Luís Corujo
Jul 01, 2012 Luís Corujo rated it really liked it  ·  review of another edition
Lido bem perto do sítio onde foi declamado pela primeira vez: Castelo de Ferrara
Cristina Contilli
Aug 02, 2011 Pete rated it really liked it  ·  review of another edition
It is interesting to see all the allusions to the Aeneid.
Richard Epstein
Nov 08, 2013 Richard Epstein rated it did not like it  ·  review of another edition
Never again. Please.
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  • Orlando Furioso
  • Orlando Innamorato (Orlando in Love)
  • Canzoniere
  • Canti
  • Hypnerotomachia Poliphili: The Strife of Love in a Dream
  • Tutte le poesie
  • The Old Arcadia
  • The Autobiography Of Benvenuto Cellini
  • Orphic Songs
  • Vita Nuova
  • The Heptameron
  • The Expulsion of the Triumphant Beast
  • The Complete Poems
  • Mandragola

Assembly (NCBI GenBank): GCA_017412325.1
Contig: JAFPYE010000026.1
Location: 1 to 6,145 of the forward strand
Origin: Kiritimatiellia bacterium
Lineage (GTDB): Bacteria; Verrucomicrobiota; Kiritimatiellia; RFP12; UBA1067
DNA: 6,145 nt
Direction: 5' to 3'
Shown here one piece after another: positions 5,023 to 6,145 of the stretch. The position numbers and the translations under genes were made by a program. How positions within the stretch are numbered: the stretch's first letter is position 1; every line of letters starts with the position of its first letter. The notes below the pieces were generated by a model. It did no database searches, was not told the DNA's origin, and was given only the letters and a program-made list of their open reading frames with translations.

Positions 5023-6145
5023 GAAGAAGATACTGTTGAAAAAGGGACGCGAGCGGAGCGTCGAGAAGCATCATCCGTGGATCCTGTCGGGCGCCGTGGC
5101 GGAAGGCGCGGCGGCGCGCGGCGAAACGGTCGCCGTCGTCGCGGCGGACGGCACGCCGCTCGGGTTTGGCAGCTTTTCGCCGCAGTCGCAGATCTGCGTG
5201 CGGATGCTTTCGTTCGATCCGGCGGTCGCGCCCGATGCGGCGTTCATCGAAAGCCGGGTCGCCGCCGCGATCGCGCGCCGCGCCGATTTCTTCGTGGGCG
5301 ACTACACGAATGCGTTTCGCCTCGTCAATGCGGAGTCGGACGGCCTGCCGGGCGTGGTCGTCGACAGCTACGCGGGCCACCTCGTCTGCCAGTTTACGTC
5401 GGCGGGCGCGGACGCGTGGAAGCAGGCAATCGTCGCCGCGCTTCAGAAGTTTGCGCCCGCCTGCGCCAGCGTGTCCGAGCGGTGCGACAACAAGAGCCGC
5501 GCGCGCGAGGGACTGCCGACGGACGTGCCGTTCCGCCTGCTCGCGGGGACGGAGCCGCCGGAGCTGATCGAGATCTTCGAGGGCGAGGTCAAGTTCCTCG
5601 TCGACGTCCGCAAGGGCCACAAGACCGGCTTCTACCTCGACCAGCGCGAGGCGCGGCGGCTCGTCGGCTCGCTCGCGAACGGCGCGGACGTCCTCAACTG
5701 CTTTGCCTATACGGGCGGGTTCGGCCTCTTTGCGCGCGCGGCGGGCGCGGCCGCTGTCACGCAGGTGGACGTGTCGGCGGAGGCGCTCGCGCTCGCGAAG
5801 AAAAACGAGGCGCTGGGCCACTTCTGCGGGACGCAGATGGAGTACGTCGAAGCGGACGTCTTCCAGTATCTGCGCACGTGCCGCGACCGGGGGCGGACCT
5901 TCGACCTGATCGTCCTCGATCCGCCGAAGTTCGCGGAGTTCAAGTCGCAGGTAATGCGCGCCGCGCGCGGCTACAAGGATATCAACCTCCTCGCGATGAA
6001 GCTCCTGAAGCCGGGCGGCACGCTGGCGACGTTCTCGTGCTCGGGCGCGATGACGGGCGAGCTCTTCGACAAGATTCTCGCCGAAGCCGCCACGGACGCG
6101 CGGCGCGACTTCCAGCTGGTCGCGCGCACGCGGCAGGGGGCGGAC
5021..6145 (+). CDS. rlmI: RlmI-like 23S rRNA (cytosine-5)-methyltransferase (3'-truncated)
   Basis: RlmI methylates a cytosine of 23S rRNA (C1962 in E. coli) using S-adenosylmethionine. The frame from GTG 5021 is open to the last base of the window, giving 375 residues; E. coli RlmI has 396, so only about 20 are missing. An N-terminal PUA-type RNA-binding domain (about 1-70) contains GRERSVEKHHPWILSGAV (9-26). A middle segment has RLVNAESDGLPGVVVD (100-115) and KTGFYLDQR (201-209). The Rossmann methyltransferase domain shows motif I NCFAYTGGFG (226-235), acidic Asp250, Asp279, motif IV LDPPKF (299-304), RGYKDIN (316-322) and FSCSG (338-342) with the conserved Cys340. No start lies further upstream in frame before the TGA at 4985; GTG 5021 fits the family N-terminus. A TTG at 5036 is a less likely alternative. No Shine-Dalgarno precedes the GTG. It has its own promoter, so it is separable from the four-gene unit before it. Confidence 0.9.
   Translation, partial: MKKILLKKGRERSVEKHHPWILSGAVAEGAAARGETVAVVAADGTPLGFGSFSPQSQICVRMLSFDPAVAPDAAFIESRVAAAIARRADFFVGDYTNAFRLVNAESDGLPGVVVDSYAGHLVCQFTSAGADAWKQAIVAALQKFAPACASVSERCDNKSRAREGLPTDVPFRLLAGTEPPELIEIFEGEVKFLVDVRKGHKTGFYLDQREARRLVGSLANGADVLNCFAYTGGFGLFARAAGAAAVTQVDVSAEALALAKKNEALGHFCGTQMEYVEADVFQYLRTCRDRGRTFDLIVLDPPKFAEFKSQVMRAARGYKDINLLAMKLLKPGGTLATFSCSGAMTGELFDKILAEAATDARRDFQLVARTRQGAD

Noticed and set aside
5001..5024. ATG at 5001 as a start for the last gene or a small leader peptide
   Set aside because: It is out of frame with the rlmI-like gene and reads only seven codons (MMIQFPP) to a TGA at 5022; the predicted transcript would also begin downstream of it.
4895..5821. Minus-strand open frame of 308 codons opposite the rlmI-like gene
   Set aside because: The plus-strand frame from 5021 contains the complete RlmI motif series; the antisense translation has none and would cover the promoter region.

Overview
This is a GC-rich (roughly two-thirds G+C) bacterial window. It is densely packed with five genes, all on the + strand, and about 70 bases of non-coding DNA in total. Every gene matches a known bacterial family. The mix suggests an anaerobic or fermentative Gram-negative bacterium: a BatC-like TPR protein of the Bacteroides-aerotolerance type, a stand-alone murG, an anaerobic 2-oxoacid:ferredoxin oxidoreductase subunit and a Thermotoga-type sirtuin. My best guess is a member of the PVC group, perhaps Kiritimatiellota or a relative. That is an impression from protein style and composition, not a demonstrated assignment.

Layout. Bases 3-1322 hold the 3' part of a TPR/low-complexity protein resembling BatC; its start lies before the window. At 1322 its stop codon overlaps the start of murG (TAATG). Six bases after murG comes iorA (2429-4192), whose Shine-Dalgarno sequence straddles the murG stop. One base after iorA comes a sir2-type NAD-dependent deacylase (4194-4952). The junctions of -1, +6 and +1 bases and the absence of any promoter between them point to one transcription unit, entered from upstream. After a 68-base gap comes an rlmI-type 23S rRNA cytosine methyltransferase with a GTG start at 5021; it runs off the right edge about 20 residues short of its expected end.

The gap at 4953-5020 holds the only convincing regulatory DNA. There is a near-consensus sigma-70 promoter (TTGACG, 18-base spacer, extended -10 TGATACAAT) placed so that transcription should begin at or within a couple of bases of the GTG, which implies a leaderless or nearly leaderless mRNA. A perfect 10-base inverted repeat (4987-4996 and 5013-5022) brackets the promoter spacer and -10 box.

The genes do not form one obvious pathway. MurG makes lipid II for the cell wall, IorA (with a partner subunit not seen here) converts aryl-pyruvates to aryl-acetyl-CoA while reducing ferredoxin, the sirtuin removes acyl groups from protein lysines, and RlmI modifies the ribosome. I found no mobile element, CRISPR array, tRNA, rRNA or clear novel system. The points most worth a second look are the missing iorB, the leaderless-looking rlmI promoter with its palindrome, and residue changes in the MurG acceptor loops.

• The Book of the Courtier
  • The Lusiads
  • The School of Whoredom
  • The Major Works
Torquato Tasso (11 March 1544 – 25 April 1595) was an Italian poet of the 16th century, best known for his poem La Gerusalemme liberata (Jerusalem Delivered) (1580), in which he depicts a highly imaginative version of the combats between Christians and Muslims at the end of the First Crusade, during the siege of Jerusalem. He died a few days before he was due to be crowned as the king of poets by ...more
More about Torquato Tasso...

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“Clorinda fui, né sol qui spirto umano
albergo in questa pianta rozza e dura,
ma ciascun altro ancor, franco o pagano,
che lassi i membri a piè de l'alte mura,
astretto è qui da novo incanto e strano,
non so s'io dica in corpo o in sepoltura.”
“Oh che sanguinosa e spaziosa porta
Fa l'una e l'altra spada ovunque giugna,
Nell'arme e nelle carni! E se la vita
Non esce, sdegno tienla al petto unita.”
More quotes…